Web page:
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the beginning of something, or proof that i wrote tonight

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I wrote a bit last week about how much I’ve been listening to NPR lately, but I don’t think I wrote about how much smarter it’s made me feel. I’ve always been self conscious of my intellect. I know that part of it is directly related to the way I was brought up. Picture this:

It’s suppertime. Nineteen-eighty-something. Rural South Carolina. I am maybe 12 or 13, probably a little younger. Here is my sister, four years older. Here is my brother, four years younger. Mom and Dad at opposite ends of the table. My father’s end is known as the ‘head.’ We know this is the head of the table because it is the only spot you can sit in and get a full view of the TV in the living room. Suppertime is quiet. Forks and knives are in conversation with each other, but my family says nothing. The news is on. The only person who gets to speak during the news is my father. If he initiates conversation with you during the news, pond you respond. But briefly. If you are asked a question, you respond with ‘yes, sir’ or ‘no, sir.’

If the nightly news is over and the local news is on, it is sometimes okay to speak, especially during the sports and weather. We all are quite good at having conversations during commercials, too.

On some nights, though, there is little news. Not much has happened in the world on, say, a Friday evening, and my father is a little more relaxed knowing he won’t have to work quite as long tomorrow, and that he will likely have Sunday off. Maybe he drinks a beer. Maybe we have pizza, or cheap frozen seafood.

He asks a question, some sort of trivia, usually having something to do with something that was on the news earlier that week. Or maybe he asks a question about history, or social studies. Usually it is something I know.

This is a game. This is the game my family plays when the news is over and we are still eating and we can talk.

The question is not asked of one of us, but of all of us. It is ‘Quick! Who knows__________?’

I usually know the answer. Sometimes, though, it’s best if I just stay quiet.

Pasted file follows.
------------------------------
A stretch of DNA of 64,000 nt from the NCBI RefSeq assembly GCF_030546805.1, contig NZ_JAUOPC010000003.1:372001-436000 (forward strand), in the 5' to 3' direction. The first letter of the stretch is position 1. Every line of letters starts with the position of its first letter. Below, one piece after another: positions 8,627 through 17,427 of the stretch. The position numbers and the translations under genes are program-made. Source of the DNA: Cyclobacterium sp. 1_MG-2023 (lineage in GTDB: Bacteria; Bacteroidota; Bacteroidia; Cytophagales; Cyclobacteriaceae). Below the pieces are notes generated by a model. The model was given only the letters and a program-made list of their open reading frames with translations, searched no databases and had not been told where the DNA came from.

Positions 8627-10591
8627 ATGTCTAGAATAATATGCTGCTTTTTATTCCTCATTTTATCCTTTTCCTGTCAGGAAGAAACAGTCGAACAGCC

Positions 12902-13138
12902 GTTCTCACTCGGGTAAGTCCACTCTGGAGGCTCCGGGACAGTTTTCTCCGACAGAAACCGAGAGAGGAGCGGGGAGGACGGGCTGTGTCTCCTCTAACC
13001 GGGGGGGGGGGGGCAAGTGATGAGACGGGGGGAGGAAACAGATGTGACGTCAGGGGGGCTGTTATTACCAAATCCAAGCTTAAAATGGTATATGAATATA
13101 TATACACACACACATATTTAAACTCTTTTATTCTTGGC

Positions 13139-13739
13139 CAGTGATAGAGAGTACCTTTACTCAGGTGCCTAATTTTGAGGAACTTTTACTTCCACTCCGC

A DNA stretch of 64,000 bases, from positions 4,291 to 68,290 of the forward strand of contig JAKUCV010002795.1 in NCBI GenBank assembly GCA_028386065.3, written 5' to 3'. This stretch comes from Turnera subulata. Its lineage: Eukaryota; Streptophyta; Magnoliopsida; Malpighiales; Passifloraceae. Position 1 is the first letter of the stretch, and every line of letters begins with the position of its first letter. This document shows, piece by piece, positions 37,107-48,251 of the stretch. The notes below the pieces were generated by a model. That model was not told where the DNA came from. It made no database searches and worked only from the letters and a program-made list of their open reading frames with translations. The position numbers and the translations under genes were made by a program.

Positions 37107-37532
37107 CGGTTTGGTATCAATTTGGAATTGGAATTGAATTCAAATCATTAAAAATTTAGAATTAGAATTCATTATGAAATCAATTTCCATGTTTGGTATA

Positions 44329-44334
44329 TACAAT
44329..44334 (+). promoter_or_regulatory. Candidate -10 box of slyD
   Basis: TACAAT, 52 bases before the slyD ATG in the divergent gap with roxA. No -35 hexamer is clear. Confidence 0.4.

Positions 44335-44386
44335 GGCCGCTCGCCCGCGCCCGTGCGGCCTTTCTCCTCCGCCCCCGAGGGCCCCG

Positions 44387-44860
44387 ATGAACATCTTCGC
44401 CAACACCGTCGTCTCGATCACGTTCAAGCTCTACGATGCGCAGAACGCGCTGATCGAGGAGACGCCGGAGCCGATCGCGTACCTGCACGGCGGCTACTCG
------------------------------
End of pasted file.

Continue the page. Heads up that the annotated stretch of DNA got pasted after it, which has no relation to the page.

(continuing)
Sometimes my sister will guess. And often she is not right. My father laughs at her. Thinking we should do what he does, my brother and I laugh at her too. She was wrong. If you are wrong, you are laughed at.

I wrote a bit last week about how much I’ve been listening to NPR lately, but I don’t think I wrote about how much smarter it’s made me feel. I’ve always been self conscious of my intellect. I know that part of it is directly related to the way I was brought up. Picture this:

It’s suppertime. Nineteen-eighty-something. Rural South Carolina. I am maybe 12 or 13, probably a little younger. Here is my sister, four years older. Here is my brother, four years younger. Mom and Dad at opposite ends of the table. My father’s end is known as the ‘head.’ We know this is the head of the table because it is the only spot you can sit in and get a full view of the TV in the living room. Suppertime is quiet. Forks and knives are in conversation with each other, but my family says nothing. The news is on. The only person who gets to speak during the news is my father. If he initiates conversation with you during the news, pond you respond. But briefly. If you are asked a question, you respond with ‘yes, sir’ or ‘no, sir.’

 

If the nightly news is over and the local news is on, it is sometimes okay to speak, especially during the sports and weather. We all are quite good at having conversations during commercials, too.

On some nights, though, there is little news. Not much has happened in the world on, say, a Friday evening, and my father is a little more relaxed knowing he won’t have to work quite as long tomorrow, and that he will likely have Sunday off. Maybe he drinks a beer. Maybe we have pizza, or cheap frozen seafood.

He asks a question, some sort of trivia, usually having something to do with something that was on the news earlier that week. Or maybe he asks a question about history, or social studies. Usually it is something I know.

This is a game. This is the game my family plays when the news is over and we are still eating and we can talk.

The question is not asked of one of us, but of all of us. It is ‘Quick! Who knows__________?’

I usually know the answer. Sometimes, though, it’s best if I just stay quiet.

Sometimes my sister will guess. And often she is not right. My father laughs at her. Thinking we should do what he does, my brother and I laugh at her too. She was wrong. If you are wrong, you are laughed at.

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Author: Kim Sharp

more later

One thought on “the beginning of something, or proof that i wrote tonight

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